See: What Is Tendonitis?

2. That's because of the Pain Causing Dynamic.

3. Regarding your main question, I think your case is just like everybody else's case. That's just how Tendonitis works, whether it's Wrist Tendonitis or at any other location.

4. Taking 100 days off isn't going to help anything. Rest doesn't help or fix tendonitis. And, it's unlikely that you have any 'injury' that more collagen is going to fix.

5. Also check out Magnesium for Tendonitis,

6. And get my Reversing Wrist Tendonitis ebook while you're at it. :)

7. I don't actually know what Starflower oil is, but yes, it's got to beat Codliver oil (which is not a healthy choice these days for a variety of reasons).

8. More water, yes. Enzymes can be good, yes, if you actually have scar tissue for them to eat up, and if they're taken on an empty stomach.

9. Wrist splints and braces are fine to get you through the day, but not as a long term option.

10. How's the ice dipping been going?

Please reply using the comment link below. Do not submit a new submission to answer/reply, it's too hard for me to find where it's supposed to go.

And, comments have a 3,000 character limit so you may have to comment twice.

Joshua Tucker, B.A., C.M.T.
The Tendonitis Expert

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Comments for Animation Tendonitis, rest hasn't helped, can't work

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Oct 21, 2011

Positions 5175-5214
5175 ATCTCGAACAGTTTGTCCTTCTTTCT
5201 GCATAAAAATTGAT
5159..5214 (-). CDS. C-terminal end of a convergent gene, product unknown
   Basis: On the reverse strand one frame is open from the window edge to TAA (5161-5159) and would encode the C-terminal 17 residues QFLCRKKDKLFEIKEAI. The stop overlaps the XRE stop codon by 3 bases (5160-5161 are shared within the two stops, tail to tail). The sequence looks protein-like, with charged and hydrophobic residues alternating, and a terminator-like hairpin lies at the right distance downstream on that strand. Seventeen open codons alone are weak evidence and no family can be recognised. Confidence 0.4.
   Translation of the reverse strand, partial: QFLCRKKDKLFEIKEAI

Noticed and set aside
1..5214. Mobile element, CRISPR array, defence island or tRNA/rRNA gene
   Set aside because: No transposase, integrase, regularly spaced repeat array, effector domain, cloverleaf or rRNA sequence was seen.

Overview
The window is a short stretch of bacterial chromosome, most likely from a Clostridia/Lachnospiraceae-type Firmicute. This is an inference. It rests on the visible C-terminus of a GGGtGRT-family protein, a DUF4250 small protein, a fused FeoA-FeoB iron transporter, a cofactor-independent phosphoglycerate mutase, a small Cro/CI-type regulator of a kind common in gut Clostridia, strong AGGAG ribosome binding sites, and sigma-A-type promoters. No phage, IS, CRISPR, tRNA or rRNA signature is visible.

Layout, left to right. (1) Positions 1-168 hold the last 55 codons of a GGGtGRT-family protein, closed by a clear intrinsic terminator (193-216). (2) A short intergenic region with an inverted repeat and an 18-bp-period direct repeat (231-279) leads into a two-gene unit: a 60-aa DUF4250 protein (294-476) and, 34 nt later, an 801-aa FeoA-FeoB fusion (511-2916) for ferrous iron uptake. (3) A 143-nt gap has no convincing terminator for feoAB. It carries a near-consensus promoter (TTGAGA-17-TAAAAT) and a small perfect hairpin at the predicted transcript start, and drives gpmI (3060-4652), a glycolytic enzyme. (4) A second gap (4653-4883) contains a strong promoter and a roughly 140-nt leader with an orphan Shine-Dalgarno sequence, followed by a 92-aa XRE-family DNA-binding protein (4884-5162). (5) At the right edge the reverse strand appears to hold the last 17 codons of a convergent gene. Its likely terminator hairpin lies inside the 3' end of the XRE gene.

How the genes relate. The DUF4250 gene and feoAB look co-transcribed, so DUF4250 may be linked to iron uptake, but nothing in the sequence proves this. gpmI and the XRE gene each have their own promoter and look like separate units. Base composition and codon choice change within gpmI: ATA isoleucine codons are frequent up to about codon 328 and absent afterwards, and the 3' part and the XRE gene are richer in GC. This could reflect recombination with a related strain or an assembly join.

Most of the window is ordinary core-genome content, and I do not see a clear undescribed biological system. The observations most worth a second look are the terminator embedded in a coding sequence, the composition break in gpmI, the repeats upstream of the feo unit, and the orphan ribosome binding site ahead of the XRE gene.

Re: Joshua
by: Anonymous

Hi Joshua

I've been ice dipping for a while now and it does provide relief if I have pain. I do an ice dip about 4 - 6 times a day. It only works in the short term, is that normal?

I also saw a Physiotherapist and they told me they think it's more likely I have Median & Radial Nerve Tension from my bad posture whilst at a computer. They reasoned that I was too young for tendonitis (24) and that they couldn't see any 'wastage' on my hands or the tendons / muscles.

However a GP Doctor (the one who refereed me to the Physio) said I had tendonitis before that.

Since doing the stretches the Physio gave me for 8 weeks my left hand feels a lot better, I don't have pain in it anymore. But although the stretches have helped my right a little, I still have trouble with it regularly.

I'm not sure which of them was right. What is your opinion on the matter?

Many Thanks for reading


Joshua Comments:

Hi David.

Well, the guys saying that 24 is too young for tendonitis and somehow making a correlation to tendonitis and muscle wasting certainly aren't right.

I hope that was a different Physio you saw after the GP.

Symptoms of Tendonitis show up for a variety of reasons. Bad posture is one of them, but posture isn't a 'cause' of symptoms. There are other things happening. Follow that link and read the page of tendonitis symptoms causes.